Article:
Peru: The Hub of Cultural Diversity

Updated: Sep 27, 2020

From hills of greenery to unique cultures and even unsolvable mysteries, Peru has it all, and Evolution Hope looks forward to sharing a glimpse of its beauty with you!

One of the most fascinating sights in Peru is the Mysterious Nasca Lines that were first viewed from air in 1927. This collection of lines is composed of more than 70 human figures and animals. Its lines are up to 30 miles long, and the site remains one of the world’s greatest archaeological mysteries to this day. While scientists believe that the majority of these lines were created by the Nasca people back in 700 A.D, there is minimal tangible evidence. The Nasca lived on the southern coast of Peru, and pars of their culture translated into later Peruvians groups.



Today's Main Cultural Groups:


It is important to note Peru has three official languages; Spanish, Quechua and Aymara.


Shipibo culture

The Shipibos culture belongs to the great Pano linguistic family. The majority of the Shipibos live in the Ucayali Region in the lower jungle of Peru. The Shipibos cover their needs by manufacturing everything that is indispensable. Their markets are the jungle, full of plants, animals, rivers and lagoons.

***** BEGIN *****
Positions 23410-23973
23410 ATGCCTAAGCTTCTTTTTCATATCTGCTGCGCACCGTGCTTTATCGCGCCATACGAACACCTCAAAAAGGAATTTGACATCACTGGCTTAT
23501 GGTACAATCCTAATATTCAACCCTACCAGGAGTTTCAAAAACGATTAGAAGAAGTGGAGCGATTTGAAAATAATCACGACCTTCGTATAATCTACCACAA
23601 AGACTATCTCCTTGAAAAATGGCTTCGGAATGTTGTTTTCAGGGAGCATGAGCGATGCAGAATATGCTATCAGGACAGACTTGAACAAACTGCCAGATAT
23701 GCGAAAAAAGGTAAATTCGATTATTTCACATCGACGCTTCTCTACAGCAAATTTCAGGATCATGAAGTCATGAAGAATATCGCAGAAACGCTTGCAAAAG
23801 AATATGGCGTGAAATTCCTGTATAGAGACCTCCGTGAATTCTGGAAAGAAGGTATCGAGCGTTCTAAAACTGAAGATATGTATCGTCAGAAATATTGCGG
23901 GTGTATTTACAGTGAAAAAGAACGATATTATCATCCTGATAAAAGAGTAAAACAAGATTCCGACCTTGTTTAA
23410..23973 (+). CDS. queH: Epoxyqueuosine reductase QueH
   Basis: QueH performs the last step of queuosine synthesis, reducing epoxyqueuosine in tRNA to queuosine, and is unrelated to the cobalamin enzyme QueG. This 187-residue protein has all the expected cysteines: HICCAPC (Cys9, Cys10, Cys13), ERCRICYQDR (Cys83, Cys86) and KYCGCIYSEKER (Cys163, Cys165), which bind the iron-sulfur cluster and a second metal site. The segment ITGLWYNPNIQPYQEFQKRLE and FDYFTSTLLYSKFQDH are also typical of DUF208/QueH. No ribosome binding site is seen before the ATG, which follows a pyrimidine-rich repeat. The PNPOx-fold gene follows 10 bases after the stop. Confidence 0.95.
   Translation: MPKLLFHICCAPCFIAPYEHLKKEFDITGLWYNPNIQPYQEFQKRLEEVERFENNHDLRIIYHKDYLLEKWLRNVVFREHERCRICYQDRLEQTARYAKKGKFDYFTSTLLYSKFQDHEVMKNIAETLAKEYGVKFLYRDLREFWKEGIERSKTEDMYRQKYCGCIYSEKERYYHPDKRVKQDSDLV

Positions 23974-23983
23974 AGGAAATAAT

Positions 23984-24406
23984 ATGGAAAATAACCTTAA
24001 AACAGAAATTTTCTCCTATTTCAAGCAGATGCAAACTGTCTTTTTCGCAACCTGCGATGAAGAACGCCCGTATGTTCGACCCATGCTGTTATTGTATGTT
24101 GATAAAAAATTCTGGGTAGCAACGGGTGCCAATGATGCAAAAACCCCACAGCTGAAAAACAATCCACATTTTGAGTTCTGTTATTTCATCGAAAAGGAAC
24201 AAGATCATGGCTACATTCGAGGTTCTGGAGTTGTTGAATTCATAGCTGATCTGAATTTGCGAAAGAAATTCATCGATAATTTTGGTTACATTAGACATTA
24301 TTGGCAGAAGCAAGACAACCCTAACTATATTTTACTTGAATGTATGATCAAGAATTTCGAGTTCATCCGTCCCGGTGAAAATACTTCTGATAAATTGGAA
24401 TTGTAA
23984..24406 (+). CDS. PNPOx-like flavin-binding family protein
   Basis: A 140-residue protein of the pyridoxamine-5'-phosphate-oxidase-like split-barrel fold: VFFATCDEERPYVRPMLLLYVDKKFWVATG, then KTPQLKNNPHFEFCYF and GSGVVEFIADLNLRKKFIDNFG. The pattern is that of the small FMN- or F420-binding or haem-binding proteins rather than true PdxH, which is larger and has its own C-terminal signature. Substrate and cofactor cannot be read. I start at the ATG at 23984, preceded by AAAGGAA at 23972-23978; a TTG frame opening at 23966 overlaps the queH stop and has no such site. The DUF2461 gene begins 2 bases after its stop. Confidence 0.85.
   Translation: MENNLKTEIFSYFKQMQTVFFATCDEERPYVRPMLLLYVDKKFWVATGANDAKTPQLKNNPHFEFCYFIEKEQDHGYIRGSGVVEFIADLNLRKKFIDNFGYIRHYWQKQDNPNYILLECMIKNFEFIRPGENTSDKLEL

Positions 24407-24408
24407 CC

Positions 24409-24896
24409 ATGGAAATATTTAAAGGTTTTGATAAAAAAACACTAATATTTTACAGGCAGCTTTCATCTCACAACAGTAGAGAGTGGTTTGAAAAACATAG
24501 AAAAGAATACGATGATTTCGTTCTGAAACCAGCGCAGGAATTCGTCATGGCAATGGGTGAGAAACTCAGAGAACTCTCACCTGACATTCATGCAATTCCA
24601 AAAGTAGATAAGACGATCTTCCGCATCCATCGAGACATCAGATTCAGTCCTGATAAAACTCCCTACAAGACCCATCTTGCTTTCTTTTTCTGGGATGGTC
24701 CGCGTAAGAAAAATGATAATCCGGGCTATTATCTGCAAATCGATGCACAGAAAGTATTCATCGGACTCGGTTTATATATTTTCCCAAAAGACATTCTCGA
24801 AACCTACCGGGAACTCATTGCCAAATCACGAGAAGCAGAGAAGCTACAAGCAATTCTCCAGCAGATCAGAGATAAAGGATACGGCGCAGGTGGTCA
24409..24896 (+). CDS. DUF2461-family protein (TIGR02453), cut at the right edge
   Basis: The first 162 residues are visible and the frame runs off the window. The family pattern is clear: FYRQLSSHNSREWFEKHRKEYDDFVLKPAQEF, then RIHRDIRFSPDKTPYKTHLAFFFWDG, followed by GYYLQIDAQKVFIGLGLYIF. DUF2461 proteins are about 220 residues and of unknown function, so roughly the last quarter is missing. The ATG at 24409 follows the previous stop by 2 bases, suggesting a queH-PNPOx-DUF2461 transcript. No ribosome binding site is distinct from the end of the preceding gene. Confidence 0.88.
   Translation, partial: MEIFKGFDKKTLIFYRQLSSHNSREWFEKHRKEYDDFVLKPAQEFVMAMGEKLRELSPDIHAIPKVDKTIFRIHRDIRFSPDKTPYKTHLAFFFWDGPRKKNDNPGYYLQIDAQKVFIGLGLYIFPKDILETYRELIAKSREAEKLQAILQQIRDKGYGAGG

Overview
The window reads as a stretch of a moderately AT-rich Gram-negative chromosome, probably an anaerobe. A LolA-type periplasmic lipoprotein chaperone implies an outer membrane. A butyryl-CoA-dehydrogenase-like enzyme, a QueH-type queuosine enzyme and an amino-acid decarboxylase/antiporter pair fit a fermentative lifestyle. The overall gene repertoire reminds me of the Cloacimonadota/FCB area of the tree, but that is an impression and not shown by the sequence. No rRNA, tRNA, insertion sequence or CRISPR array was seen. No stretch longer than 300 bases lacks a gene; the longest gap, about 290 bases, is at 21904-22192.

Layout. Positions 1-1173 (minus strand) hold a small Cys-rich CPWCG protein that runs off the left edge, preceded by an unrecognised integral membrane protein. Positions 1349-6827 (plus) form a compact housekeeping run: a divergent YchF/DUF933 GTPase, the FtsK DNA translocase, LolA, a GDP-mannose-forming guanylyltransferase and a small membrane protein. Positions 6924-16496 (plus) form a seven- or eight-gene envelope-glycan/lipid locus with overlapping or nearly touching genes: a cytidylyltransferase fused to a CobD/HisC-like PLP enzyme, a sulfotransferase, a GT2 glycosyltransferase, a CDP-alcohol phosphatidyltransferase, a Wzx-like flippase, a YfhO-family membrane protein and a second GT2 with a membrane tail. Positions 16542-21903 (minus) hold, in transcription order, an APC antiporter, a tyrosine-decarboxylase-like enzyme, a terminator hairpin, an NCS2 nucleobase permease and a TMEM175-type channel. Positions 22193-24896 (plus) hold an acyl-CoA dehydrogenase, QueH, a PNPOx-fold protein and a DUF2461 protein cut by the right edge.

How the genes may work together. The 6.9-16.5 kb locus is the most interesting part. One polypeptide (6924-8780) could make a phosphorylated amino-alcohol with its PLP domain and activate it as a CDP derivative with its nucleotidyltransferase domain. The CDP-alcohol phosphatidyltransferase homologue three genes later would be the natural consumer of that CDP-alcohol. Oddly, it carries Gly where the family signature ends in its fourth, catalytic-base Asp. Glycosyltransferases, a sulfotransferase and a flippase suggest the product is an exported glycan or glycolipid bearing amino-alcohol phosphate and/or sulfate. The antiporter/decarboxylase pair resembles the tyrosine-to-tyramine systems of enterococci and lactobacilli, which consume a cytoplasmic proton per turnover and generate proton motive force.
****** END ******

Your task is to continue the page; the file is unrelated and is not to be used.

Aymara Culture

The Aymaras are an indigenous ethnic group from the Andean and highland regions of South America. The Aymara Culture was developed in the highland region for many centuries before becoming a people subjected to the Inca Culture, and later of the Spaniards in the century. With the Spanish-American wars of Independence (1810-1825) the Aymaras became citizens of the countries of Bolivia and Peru, but after the War of the Pacific (1879-1883) Chile annexed territories and acquired a large Aymara population. 




Ashaninka Culture

The Ashaninka constitute people proud of their culture who are configured with a deep feeling of freedom. Undoubtedly, it is the most prominent ethnic group.  Ashaninka people are an Amazonian ethnic group belonging to the Arawak linguistic family, they have traditionally been better known as campas.




Being a prominent and successful nation, Peru has set an example for a number of countries to follow. Yet, just like any country, Peru has its needs. Follow Evolution's Journey as we work to address some of the specific needs in Peru, while adhering and celebrating their cultures along the way.


Article Credit: Ridhima Purohit


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